One of the major challenges of gardening in Denton County is the abundance of heavy clay soil. Much of Master Gardener training and education is geared toward dealing with this challenge. However, there is a ribbon of sandy loam soil wending through the county and some of us get to garden in this soil. It has its own set of challenges – generally, holding enough water and nutrients for our plants. It is mostly for that ribbon of gardeners I’ve chosen to write about the Eldarica Pine, also known as the Afghan Pine (Pinus brutia var. eldarica). Seeds of the evergreen Afghan Pine came to the United States in the 1960s through diplomacy with Afghanistan, but the tree originates from the Eldar Valley on the border between Azerbaijan and Georgia.
Afghan Pines grow best in full sun, at least 6 hours daily, and well-drained soil. These trees will tolerate acid pH and alkaline pH soils, as well as clay soil, and are highly drought-tolerant. They grow best in hardiness zones 6a to 8b. Suitable for a xeriscape, this is a good tree to plant in locations where there is no irrigation – too much water, more than 20 inches a year, will kill Afghan pines. They tolerate heat quite well, while its strong branches and soft needles make excellent windbreaks. Afghan Pines create valuable cover, nesting, and breeding areas for birds. In winter, the 3” long, oblong cones and seeds provide food for nonmigratory birds and other animals. The rough bark, which peels on young trees, grows into dark, furrowed bark as the tree matures. Eldarica or Afghan Pines have a dense, symmetrical cone-shaped canopy with medium growth of 13-24” per year, up to approximately 40 feet tall, with a spread of 15 to 20 feet. Many times nurseries advertise these pines as the perfect Christmas tree!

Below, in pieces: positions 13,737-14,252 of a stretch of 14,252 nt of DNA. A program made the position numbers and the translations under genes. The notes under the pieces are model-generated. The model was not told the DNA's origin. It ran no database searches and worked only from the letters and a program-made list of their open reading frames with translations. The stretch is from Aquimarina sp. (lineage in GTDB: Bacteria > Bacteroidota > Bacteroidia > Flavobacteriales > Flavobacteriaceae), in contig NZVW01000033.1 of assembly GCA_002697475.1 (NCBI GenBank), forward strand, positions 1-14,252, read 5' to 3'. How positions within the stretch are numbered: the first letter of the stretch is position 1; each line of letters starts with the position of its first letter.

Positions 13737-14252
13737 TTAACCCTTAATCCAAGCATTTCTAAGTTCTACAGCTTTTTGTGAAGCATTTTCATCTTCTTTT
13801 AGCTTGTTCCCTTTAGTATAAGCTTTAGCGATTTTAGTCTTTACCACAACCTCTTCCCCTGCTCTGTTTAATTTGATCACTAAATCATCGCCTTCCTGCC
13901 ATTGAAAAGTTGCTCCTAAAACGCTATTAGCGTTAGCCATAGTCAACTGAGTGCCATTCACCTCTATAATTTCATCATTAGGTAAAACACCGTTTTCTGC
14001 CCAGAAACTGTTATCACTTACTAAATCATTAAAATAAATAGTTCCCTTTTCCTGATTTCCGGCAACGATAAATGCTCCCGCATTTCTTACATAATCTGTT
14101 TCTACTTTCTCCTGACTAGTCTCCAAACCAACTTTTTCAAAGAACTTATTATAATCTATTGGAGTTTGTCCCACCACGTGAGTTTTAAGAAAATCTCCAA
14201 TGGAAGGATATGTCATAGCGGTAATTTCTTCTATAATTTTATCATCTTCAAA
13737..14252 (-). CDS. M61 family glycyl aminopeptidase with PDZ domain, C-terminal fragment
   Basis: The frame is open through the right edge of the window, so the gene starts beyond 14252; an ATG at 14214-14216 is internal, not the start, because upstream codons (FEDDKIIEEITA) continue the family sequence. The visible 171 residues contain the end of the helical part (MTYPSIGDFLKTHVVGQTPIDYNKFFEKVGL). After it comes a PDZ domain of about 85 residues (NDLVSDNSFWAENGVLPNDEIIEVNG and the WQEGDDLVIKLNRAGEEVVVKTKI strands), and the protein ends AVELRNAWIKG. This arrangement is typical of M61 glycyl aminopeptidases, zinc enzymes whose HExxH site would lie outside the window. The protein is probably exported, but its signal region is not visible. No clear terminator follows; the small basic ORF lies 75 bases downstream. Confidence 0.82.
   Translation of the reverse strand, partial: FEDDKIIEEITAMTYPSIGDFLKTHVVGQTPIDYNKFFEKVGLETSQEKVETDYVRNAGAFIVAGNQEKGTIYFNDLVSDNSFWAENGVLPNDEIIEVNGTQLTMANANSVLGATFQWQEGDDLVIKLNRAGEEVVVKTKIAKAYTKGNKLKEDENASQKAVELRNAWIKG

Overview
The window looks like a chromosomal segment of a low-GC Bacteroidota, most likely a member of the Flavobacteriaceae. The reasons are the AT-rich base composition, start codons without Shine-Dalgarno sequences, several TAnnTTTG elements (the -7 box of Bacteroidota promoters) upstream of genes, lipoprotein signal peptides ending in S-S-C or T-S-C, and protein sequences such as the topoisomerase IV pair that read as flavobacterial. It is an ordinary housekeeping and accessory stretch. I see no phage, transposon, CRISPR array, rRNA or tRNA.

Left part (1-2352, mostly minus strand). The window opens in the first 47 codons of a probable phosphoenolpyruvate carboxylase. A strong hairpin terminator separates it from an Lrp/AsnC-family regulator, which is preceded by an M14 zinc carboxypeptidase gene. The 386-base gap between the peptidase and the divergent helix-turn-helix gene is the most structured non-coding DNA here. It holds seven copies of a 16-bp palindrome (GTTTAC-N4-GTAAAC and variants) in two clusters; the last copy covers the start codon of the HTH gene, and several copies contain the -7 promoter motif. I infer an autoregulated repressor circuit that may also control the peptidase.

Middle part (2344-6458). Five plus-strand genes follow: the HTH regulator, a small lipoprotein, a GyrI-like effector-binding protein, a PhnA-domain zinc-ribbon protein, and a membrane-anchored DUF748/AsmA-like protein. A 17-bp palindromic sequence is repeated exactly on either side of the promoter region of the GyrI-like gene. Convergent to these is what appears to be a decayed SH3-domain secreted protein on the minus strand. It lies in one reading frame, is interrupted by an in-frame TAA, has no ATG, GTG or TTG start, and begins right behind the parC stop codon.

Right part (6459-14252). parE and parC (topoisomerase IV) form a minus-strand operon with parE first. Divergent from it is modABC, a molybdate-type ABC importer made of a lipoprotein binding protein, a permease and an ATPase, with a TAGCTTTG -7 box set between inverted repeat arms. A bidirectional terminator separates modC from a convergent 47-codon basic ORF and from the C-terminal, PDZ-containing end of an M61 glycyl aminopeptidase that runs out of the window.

It sounds wonderful, doesn’t it? There are a few cautions I must give, though. It is crucial that excess water be drained away from Afghan Pines as they are susceptible to Diplodia tip blight (Diplodia pinea), a fungus that attacks if the roots get too wet. It may also experience issues with cotton root rot disease which occurs during summer. Needles become brown and dry, but don’t fall to the ground. By autumn, roots begin to decay and the whole tree declines, eventually dying.
Similar to crape myrtles, Afghan Pines can be attacked by sucking aphids and, subsequently, a sooty mold often grows on areas affected by honeydew. While the mold does no direct damage, an aphid infestation results in distorted, yellowed foliage and can severely degrade a healthy tree. Boring pine tip moths, such as the Southwestern Pine Tip Moth (Rhyacionia neomexicana), like to lay eggs in tender plant tissue. Larvae bore into that tissue to feed before forming cocoons on the trunks. Damage from the feeding borers includes dieback on twig tips. Releasing beneficial insects, such as parasitic wasps, can control small infestations. Insecticides with permethrin can control severe infestations. Parasitic wasps, lacewings, or lady beetles provide effective biological control of aphids and other sucking pests. Neem oil or other low-toxicity pesticides could be used to control heavier infestations of sucking pests.
If you have a dry, hot, non-irrigated, perhaps windy section of your garden and don’t mind looking out for a few pests, consider the beautifully shaped, low-maintenance, drought-hardy Afghan or Eldarica Pine tree. What a great gift for an upcoming winter holiday!! (hint, hint, wink, wink, nudge, nudge!!)